Memory, however, can be a tricky assignment, especially in the wrong hands. And if, for decades, the history of the Holocaust has been abused by deniers, we now face a relatively new threat in Eastern Europe: those who do not deny the Holocaust, but attempt to hide the culpability of their own nationals, deny the uniqueness of the Holocaust by promoting the canard of equivalency between Nazi and Communist crimes, and glorify heroes of the postwar anti-Soviet resistance, even if they were active participants in the mass murder of their fellow Jewish citizens.
Under these difficult circumstances, I believe that it is important, especially this week, to point to two encouraging events which took place over the course of the past two years that give us hope the truth will ultimately prevail in the fight to ensure the accuracy of the narrative of the Holocaust. The first took place in Finland, a country noted for the fact that despite fighting with Nazi Germany against the Soviet Union, it protected its Jewish community from the Nazis’ demand to send Finnish Jews to the death camps. There were, however, other elements to the story which were negative, and had been revealed by Finnish researcher Elina Sana many years after the end of World War II. The Finnish authorities had deported eight stateless Jewish refugees to Auschwitz via Estonia, and had handed over dozens of Soviet Jewish prisoners of war to the Germans who then murdered them.
THAT WAS the accepted narrative until a year-and-a-half ago, when Prof. André Swanström discovered a letter from a Finnish SS volunteer serving with the Waffen-SS in Ukraine in the summer of 1941. The letter indicated that Finnish volunteers had taken part in the murder of Jews. Up to this point, there had never been any indication of Finnish participation in Holocaust crimes, and the role played by the 1,408 Finns who had volunteered to serve in Waffen-SS units had never been thoroughly researched.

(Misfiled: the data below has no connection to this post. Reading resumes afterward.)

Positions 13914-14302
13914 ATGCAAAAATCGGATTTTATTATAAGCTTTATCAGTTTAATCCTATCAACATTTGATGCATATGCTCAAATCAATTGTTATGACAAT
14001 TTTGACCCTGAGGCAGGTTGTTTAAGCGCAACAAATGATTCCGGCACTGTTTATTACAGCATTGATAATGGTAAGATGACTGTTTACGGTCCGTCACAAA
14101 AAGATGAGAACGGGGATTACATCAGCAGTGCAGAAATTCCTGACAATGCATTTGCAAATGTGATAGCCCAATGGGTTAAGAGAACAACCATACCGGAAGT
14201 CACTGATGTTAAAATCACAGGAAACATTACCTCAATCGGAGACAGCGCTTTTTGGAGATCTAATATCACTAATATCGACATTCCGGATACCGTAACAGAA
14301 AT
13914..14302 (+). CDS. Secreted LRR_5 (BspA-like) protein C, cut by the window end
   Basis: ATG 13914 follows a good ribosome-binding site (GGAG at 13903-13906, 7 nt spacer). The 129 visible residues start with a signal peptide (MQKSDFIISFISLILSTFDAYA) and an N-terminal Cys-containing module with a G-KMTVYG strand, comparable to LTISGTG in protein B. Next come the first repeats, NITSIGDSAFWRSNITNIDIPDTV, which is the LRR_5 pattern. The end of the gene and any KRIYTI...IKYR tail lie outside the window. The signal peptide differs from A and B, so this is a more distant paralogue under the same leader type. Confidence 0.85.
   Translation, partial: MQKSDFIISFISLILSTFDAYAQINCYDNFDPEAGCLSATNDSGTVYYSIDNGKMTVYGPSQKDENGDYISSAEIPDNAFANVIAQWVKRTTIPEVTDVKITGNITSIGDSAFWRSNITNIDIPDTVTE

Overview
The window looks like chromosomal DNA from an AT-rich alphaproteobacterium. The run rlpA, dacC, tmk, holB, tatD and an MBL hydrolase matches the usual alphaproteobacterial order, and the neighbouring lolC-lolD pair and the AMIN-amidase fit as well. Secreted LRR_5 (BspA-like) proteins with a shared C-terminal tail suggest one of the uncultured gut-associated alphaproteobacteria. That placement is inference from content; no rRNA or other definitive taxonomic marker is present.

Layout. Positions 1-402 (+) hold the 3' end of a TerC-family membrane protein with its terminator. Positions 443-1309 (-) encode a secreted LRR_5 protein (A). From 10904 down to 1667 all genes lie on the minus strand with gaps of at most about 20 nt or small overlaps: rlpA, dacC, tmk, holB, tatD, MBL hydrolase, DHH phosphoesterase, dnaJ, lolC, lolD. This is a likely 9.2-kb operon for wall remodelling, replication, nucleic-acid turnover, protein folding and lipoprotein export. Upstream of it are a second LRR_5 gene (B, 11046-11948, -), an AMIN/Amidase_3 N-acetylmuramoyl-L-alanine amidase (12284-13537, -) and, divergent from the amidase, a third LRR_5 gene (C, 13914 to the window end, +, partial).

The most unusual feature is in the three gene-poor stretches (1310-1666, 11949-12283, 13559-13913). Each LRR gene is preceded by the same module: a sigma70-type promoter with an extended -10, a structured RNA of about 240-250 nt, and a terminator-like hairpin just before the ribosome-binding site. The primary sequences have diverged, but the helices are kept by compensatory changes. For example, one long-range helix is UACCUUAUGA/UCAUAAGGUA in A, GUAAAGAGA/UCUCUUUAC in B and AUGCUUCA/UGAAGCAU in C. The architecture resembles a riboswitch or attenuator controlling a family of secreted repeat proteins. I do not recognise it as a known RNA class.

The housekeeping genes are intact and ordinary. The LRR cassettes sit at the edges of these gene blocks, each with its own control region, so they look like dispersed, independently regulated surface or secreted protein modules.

To Finland’s credit, when they were requested to investigate this new information by the Wiesenthal Center, they did not ignore the request or sweep the issue under the carpet. A top-flight group of professors and researchers, headed by Finnish National Archives director-general Jussi Nuorteva was commissioned to research the issue after Finnish President Sauli Niinistö agreed to our request.
The investigation took place over almost a year and archives in many different countries were consulted. The result was a 248-page summary by historian Lars Westerlund titled “The Finnish SS Volunteers and Atrocities against Jews, Civilians and Prisoners of War in Ukraine and the Caucasus Region in 1941-1943.” It confirmed “several cases in which the Finnish SS-volunteers engaged in violent acts against civilians and Jews.” Needless to say, this was an additional stain on Finland’s record during World War II, but the authorities realized the importance of historical truth and ensured full exposure, a very praiseworthy stance.
Another case is that of Silvia Foti, a Chicago schoolteacher and the granddaughter of Lithuanian national hero Jonas Noreika, whose role in the postwar anti-Soviet resistance has earned him national acclaim since Lithuania regained its independence in 1990. A school was named for him in his birthplace, and a plaque in his memory adorns the façade of the Lithuanian Academy of Sciences, where he worked until his arrest by the Soviets. Foti started writing a book about Noreika, assuming that he was indeed a great hero, but her research ultimately discovered that during the Holocaust he had played a major role in the persecution and murder of thousands of Jews in northwestern Lithuania, where he was the Lithuanian liaison with the Nazis. Instead of abandoning her project, she decided to reveal the truth about her grandfather, and has joined the efforts to convince the Lithuanian authorities to cancel all the honors bestowed on Norieka, thereby earning the enmity of many Lithuanians and Lithuanian-Americans.
These two examples of the efforts to reveal the historical truth about Holocaust crimes, one by a government and one by an individual, are extremely important because they prove that it is possible to combat the lies of distortion, just as we have in many cases defeated those who deny the Holocaust. The key to such victories, as we see in these two cases, is cooperation between local governments willing to face the truth, and/or local individuals of those of the same ethnicity and international Jewish organizations.
The writer is the Simon Wiesenthal Center’s chief Nazi-hunter and its Israel Office and Eastern European Affairs director. His most recent book, Journey With an Enemy; Discovering Lithuania’s Hidden Holocaust, will be published by Rowman & Littlefield in early 2020.